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There’s a room just off the museum’s loading dock marked “Before Entering: Check CO2 Monitor.” This is where the museum’s CO2 “bubble” is located, and it’s where many objects entering museum collections spend their first month.
Because many of the museum’s 10 million objects in collections are highly susceptible to the depredations of a host of fur, feather and flesh-eating insects, we take pest control very very seriously. Pests in the museum range from dermestid beetles and silverfish to ladybugs and brown recluse spiders. It’s impractical, and not very healthy, to constantly treat the building with pesticides. Instead, the museum employs an Integrated Pest Management System that 1) implements certain rules and procedures to keep incoming pests to a minimum and 2) monitors the whole building to keep tabs on what pests do get in, and where.
To keep from bringing in a nest of insect eggs that could hatch in collections, we need to be sure that any object or specimen coming in has no viable eggs or bugs on board. Since insects and their eggs are very very small, almost every object that comes into the museum has the potential to house a hidden host of them. Some objects have greater potential for hiding pests. Animal skins or taxidermied animals are of particular danger, as are any wooden or paper objects that may have been stored in a place where insects were present. Fresh flowers or plants are not allowed in the museum for obvious reasons. Less obviously, corrugated cardboard is not allowed because the spaces made by the corrugation serve as excellent insect condominiums.
To kill any insects or eggs they could be hiding, all objects or specimens destined to go into museum collections are loaded into the “bubble” – really more like a fabric sided tent – which is sealed up and then pumped full of a mixture of carbon dioxide and oxygen for a month. When the CO2 is vented and the bubble opened up, any pests or their eggs that may have been hiding are dead, and the objects are safe to go into collections.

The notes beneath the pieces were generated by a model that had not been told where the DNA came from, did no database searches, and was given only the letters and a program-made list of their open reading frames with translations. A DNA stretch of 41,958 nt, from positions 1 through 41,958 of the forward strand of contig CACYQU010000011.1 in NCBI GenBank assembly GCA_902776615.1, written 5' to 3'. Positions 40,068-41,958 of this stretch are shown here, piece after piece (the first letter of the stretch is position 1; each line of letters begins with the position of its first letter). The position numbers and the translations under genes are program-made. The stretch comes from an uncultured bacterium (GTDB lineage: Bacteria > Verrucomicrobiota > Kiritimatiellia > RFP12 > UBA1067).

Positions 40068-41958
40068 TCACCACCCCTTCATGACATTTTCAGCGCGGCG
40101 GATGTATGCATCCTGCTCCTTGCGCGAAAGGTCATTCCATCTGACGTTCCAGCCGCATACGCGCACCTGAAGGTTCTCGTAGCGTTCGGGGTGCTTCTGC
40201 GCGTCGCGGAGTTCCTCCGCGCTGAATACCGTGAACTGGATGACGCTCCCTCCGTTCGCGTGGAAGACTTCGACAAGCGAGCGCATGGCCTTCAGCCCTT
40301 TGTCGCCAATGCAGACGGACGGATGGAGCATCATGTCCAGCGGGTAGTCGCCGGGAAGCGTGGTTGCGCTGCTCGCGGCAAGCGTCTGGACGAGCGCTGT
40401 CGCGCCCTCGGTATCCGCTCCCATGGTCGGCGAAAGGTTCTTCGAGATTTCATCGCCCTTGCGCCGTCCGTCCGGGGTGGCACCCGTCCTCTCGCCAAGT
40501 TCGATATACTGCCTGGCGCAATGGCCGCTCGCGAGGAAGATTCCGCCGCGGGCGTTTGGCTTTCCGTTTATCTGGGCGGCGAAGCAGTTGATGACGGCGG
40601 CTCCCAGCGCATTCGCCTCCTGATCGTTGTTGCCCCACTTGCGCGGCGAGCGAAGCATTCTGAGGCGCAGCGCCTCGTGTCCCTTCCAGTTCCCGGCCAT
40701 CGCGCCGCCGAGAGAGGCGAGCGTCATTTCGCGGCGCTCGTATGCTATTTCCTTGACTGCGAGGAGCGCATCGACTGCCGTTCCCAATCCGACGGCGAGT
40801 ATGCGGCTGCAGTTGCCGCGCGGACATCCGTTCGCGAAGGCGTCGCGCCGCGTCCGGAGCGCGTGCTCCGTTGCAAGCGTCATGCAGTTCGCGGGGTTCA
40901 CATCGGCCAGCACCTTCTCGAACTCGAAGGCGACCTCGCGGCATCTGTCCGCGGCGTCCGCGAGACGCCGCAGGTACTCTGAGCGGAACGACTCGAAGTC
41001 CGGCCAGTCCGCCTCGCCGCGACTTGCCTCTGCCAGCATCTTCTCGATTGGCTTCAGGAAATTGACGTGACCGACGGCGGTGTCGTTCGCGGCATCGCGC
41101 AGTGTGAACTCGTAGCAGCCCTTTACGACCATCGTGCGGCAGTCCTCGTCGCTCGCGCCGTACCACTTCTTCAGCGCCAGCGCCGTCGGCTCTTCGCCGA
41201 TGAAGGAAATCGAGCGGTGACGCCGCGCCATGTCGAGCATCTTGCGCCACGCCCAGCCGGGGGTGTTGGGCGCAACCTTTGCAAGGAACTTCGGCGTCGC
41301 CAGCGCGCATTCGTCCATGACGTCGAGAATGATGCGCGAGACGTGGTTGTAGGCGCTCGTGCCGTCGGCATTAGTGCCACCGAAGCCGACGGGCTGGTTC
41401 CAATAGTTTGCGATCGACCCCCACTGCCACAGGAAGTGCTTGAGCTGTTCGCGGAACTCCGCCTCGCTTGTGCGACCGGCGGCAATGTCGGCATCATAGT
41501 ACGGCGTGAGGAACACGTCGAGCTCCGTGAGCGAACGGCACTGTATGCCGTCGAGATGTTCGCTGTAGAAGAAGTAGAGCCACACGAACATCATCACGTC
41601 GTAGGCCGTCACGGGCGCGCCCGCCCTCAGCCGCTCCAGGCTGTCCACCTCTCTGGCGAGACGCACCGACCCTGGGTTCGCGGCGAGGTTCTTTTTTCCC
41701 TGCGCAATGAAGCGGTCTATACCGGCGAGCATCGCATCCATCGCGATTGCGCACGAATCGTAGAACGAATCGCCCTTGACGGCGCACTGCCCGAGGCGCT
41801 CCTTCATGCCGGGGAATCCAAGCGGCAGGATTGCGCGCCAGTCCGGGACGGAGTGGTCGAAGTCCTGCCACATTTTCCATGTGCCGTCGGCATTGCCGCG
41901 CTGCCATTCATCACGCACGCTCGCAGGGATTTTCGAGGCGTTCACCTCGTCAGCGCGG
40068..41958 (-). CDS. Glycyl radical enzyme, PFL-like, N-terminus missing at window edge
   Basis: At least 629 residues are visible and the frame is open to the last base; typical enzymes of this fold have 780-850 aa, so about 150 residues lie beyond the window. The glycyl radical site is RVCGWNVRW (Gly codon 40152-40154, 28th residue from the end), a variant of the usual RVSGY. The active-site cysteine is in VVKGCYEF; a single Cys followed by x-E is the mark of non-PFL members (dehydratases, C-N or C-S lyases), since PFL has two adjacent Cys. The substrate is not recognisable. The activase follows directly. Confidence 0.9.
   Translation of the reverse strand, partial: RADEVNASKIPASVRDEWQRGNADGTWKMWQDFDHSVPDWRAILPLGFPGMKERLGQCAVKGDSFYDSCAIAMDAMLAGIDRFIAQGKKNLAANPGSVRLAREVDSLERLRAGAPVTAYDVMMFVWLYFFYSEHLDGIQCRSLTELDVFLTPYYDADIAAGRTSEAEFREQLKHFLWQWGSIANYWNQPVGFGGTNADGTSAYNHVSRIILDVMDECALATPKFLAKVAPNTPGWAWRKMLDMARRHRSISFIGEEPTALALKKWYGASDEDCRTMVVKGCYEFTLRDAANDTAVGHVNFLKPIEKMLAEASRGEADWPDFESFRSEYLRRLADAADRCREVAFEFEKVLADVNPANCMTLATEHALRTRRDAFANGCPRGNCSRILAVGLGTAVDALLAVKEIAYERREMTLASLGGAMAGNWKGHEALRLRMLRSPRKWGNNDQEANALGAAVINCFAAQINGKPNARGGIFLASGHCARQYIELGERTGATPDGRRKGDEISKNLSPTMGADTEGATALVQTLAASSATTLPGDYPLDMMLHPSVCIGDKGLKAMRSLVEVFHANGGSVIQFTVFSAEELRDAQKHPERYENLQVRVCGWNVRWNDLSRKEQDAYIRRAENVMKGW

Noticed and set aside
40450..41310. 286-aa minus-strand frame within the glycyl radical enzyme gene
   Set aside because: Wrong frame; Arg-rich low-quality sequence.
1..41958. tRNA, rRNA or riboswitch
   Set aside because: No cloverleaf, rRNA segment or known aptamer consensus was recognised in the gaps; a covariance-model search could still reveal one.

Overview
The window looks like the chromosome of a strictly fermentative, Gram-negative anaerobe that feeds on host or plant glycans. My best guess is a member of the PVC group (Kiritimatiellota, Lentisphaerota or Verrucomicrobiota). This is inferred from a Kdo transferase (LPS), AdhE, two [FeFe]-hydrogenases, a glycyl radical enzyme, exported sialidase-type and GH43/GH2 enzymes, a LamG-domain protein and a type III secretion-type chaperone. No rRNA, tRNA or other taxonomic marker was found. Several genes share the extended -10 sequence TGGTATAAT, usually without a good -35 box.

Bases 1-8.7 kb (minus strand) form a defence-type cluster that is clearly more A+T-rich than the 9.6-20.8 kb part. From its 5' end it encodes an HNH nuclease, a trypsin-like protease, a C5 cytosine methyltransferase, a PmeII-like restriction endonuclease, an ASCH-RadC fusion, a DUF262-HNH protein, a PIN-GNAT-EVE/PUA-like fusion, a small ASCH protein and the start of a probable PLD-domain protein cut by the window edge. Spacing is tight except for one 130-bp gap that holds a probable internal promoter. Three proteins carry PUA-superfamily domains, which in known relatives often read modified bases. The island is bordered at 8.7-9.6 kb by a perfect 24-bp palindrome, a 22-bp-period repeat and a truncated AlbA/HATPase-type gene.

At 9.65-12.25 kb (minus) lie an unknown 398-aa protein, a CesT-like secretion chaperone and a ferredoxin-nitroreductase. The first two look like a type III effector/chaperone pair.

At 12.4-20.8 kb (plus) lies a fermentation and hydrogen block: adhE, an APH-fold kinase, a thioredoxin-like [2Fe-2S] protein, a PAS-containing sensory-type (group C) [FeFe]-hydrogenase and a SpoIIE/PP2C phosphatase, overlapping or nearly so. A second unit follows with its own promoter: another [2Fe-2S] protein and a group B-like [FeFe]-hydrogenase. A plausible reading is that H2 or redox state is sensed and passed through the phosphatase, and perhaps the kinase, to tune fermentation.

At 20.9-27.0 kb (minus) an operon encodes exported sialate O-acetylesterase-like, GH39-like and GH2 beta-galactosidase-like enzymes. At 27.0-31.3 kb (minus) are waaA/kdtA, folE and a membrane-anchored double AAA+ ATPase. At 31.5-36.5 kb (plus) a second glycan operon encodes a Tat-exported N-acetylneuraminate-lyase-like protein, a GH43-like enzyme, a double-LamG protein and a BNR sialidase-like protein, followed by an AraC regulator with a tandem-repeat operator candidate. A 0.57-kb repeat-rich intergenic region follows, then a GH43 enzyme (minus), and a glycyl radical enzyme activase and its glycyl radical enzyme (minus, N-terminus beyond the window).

Interestingly enough, pure CO2 is not used. It turns out that some insects have the ability to go dormant under anaerobic conditions. These insects would simply shut down for their month-long stay in the bubble and then reanimate when the bubble was opened and oxygen was again present. A mixture including just enough oxygen fools the insects into continuing to try to breathe, a process which actually results in their death by dehydration, not asphyxiation.
It sounds sort of unpleasant, but it is vital to the preservation of our collections that we keep these pests out. An invasion of flesh-eating dermestid beetles can devastate a collection of animal skins or Native American buckskin or feathered objects in a very short time.
Of course it’s not possible to keep all insects out of the museum. That’s where the second approach of the IPM system comes into play: monitoring the insects that are getting into the museum. Hundreds of sticky traps are located at key points all over the building. Every few months, Roxie Hites, our IPM technician, (fondly referred to as the Bug Lady) collects the traps and records all the pests she finds in them - their location, species and number. By keeping track, she can spot a sudden uptick in the numbers and head off a disaster before it happens.